We hit a milestone in our family. Mother celebrated her 99th birthday and stepped into her 100th year this week. We crammed into our house with family and friends on a hot and humid day cheering her and marveling at her spirit. She was born on July 1st in the year 1920. This was the year when Gandhi kicked off the non-cooperation movement to evict the Brits from India. In the US, which is where she resides now, the Great Depression was starting. In the middle of these momentous events, she arrived to a land assessor father, a homemaker mother, and a grandmother who went on to live to 105.
Yup, she born with robust genes which is evident in her radiant smile.
She missed the end of WWI by a couple of years which gives her a jaw-dropping breadth of experience. She's has been a witness to momentous events in history and technology - WWII, the atomic bombs, cars, commercial flying, TV, landing on the moon, landline phone (umm, she has had a hallowed relationship with that one!), cell phones, video, vacuum cleaners, genetically modified foods, India's economic rise, feminism, biotechnology, the human genome, medical advancements, and the internet. She is chronically averse to technology, yet has hollered from the the top of the stairs to tell me to "check the internet" for a particular news item. When I place us in her shoes, I wonder what life-altering discoveries await us in the next forty odd decades.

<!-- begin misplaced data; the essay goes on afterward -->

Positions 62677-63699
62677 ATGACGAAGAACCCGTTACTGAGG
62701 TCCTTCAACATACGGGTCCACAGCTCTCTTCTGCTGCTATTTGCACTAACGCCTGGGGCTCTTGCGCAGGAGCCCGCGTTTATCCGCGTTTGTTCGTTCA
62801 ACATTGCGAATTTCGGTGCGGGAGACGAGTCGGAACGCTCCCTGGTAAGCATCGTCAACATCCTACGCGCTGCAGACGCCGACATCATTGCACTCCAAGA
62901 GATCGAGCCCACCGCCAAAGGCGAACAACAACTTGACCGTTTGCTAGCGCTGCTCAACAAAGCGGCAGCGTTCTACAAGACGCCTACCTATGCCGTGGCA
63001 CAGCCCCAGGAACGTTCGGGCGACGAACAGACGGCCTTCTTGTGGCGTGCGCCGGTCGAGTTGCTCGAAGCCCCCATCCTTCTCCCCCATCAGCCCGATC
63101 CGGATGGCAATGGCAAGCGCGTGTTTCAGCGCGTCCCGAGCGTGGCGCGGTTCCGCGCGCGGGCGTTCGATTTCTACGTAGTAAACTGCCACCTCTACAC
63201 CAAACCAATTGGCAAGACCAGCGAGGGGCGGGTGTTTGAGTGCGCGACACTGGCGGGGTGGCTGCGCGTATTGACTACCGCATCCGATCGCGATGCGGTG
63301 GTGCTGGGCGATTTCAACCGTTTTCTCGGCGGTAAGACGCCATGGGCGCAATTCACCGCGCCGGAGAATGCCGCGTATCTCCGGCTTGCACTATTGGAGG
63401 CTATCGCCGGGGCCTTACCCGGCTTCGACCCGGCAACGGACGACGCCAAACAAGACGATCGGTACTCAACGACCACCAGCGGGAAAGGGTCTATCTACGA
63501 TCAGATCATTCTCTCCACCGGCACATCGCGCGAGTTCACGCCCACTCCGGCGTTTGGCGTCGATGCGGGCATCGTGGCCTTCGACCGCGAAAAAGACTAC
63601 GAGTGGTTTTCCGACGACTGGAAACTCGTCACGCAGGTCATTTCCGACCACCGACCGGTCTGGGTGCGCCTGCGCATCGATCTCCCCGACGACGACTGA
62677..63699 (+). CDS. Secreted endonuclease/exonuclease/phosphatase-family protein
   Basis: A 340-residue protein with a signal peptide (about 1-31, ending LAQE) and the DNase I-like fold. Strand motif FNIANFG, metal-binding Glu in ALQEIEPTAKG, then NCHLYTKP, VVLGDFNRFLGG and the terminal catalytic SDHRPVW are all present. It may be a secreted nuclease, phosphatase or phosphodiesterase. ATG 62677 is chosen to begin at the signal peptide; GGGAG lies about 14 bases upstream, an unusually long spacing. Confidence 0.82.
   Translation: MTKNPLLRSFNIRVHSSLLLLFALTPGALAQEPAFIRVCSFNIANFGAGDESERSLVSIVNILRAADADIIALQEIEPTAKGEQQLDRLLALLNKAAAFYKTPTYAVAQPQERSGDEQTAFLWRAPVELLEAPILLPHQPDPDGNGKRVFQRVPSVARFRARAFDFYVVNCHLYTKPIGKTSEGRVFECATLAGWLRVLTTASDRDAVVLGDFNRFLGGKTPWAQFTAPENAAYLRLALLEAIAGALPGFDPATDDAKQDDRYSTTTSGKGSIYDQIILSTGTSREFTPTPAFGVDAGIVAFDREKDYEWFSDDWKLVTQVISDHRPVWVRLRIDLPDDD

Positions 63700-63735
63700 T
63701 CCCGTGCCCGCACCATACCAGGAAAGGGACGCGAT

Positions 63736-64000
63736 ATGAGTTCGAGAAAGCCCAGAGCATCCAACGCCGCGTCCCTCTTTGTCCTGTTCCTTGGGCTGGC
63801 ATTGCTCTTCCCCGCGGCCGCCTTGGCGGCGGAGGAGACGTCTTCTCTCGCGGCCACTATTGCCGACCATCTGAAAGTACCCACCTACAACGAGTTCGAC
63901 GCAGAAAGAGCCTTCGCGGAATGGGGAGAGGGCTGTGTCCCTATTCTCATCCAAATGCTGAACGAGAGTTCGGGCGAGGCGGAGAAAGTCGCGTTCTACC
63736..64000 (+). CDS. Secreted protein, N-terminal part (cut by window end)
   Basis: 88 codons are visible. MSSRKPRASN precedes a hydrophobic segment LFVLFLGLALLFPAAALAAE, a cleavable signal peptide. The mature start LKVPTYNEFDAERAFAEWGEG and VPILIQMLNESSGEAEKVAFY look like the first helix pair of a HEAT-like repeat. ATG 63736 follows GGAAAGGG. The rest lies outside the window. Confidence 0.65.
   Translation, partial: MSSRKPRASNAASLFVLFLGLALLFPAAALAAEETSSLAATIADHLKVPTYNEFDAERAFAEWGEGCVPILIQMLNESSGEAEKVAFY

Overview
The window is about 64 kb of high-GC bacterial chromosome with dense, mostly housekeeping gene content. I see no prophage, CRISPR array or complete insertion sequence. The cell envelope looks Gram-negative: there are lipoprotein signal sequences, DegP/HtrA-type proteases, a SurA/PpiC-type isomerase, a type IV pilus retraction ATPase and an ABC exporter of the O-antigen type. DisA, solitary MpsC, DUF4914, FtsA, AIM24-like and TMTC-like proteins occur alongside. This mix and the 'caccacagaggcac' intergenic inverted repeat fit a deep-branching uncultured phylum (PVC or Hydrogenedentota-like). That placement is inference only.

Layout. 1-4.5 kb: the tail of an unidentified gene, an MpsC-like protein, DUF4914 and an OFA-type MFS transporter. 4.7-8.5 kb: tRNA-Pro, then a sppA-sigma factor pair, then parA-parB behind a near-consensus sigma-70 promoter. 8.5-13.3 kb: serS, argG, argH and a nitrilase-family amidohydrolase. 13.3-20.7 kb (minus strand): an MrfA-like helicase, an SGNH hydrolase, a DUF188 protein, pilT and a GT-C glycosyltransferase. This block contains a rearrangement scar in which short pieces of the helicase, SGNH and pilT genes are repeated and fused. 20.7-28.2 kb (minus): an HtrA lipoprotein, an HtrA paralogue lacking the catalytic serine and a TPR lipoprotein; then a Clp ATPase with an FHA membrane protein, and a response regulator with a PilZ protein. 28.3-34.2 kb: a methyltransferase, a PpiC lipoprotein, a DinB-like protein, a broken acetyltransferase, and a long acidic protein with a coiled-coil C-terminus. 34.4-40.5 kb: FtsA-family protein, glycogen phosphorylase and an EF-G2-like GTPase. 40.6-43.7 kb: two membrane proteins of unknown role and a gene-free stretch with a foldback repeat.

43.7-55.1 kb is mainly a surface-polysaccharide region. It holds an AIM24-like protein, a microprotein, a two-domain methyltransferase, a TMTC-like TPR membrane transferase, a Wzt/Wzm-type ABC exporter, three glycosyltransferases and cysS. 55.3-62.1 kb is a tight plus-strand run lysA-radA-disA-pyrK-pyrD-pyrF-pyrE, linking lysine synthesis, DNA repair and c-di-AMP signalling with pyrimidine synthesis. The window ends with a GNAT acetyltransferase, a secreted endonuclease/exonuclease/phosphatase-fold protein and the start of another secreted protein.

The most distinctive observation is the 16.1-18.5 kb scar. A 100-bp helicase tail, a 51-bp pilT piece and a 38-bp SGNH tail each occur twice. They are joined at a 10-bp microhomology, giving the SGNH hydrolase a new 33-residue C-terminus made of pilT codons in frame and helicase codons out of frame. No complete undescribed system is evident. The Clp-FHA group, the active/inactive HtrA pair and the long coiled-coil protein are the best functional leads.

She has slowed down considerably on the physical and cognitive fronts. Walking is terribly troublesome and there isn't a joint that does not hurt. Working taste buds are few and far between, leaving her not wanting to eat. She's lonely and anxious. None of this is unexpected and she copes with tenacity and sass. The reality is that she spends an enormous amount of her time on her own, wondering what is next.
Except right now...
She has a mountain of tissue paper, bows, wrapping paper, and ribbons to play with from the numerous gifts she received from our friends. If she were running this house, she would neatly fold each piece of paper, gently preserve the wrapping, and carefully roll the ribbons and save them forever. Unfortunately for her recycling interferes with her pleasures, leaving her fuming at me for taking away her "toys".
So today, after she gets through opening the last set of gifts, I will ask her where she wants me to keep the paper, bows, and ribbons and I will let her play with them for a few days. At age 99, I sure hope my kids will let me do just that. 363 days to #100. Let's do it!